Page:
- Teachers at 94 Detroit schools participated in a "sickout" Monday, shutting down all but three of the city's schools over protests about summer pay funding.
- Detroit Public Schools emergency manager Judge Steven Rhodes told the union Saturday that barring additional legislative action, the district will run out of money to pay teachers after June 30, the Detroit Free Press reports.
- Teachers are calling for a forensic audit and a guarantee they will receive summer disbursements for the 2015-2016 school year.
Detroit schools have a long list of struggles plaguing the district, including a significant teacher shortage, overcrowding in the classroom and deteriorating physical conditions thanks to persistent budget shortfalls.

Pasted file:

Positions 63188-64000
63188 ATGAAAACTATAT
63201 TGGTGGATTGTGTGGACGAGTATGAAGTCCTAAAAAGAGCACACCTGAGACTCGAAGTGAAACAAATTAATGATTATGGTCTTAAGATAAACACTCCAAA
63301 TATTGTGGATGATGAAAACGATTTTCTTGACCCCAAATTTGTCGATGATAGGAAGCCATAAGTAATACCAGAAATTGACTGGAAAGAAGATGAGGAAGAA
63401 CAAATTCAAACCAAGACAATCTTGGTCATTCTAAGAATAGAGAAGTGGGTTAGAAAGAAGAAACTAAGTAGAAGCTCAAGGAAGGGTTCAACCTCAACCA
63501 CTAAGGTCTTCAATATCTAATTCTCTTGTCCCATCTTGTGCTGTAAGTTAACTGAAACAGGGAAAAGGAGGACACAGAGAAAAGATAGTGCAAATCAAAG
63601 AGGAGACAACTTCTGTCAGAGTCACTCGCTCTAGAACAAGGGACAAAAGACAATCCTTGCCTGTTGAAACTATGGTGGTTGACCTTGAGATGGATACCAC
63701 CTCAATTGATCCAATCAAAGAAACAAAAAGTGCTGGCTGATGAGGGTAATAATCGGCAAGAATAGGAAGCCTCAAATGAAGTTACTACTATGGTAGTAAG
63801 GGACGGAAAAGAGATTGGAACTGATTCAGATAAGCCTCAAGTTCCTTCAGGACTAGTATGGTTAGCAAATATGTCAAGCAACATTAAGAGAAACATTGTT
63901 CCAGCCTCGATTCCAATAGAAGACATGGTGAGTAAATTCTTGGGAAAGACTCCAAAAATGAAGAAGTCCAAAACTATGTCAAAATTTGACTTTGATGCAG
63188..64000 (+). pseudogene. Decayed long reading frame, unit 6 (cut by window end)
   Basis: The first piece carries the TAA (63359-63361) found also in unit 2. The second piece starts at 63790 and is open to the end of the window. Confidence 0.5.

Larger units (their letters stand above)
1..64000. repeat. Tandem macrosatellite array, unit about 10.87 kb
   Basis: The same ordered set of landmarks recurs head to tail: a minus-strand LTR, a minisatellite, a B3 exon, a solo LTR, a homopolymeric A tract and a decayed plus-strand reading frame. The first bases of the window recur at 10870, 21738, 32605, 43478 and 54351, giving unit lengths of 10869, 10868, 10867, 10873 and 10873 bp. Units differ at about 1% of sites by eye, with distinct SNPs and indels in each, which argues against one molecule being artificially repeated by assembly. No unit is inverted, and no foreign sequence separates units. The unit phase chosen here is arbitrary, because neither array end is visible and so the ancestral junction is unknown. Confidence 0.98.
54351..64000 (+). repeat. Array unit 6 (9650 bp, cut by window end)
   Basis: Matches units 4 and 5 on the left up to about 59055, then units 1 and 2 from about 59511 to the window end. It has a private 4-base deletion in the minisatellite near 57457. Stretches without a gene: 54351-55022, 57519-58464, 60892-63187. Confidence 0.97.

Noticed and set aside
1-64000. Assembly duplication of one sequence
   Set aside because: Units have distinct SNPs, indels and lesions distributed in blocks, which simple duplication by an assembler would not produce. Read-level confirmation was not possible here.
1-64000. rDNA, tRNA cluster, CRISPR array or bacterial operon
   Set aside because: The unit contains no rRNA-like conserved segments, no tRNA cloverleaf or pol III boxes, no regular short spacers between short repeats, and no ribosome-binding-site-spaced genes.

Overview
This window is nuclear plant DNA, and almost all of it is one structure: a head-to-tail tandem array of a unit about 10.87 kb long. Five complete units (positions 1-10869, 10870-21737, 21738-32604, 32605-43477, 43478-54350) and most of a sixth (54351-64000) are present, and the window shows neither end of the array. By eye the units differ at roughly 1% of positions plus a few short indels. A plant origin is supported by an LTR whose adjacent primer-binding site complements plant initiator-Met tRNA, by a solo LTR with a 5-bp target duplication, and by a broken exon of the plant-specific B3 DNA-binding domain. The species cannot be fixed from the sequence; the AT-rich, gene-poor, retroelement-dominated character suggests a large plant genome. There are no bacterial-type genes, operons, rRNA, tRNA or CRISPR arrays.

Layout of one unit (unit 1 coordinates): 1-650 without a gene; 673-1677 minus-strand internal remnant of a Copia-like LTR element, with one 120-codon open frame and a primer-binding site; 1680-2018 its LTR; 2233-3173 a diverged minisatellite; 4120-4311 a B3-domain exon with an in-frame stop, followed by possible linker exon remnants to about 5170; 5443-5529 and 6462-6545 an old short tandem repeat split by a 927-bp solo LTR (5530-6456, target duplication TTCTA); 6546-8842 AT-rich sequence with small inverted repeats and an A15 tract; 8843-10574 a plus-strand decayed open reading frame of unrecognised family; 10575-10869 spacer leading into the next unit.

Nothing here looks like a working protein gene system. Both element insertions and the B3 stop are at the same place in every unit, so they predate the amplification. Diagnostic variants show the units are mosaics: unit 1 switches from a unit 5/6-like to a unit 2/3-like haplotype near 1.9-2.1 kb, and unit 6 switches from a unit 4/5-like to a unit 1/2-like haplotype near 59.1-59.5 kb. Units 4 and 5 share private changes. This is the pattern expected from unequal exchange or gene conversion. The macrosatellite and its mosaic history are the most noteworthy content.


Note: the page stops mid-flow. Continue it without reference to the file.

A massive federal corruption case also pointed to rampant fraud and abuse among some principals in the district, prompting the re-establishment of the Office of the Inspector General, which was eliminated last year.
This is the second time this year teachers have staged a major walkout, shutting down 94 schools in the district. The first time, protests arose over poor school conditions. In January, Michigan Gov. Rick Snyder urged legislators to move "with great haste" to address the school's issues and avoid court intervention. Rhodes, who took the helm in a transitional capacity March 1 to try to balance the books and right the ship at DPS, is the fifth emergency manager the district has seen since the office was created in 2009.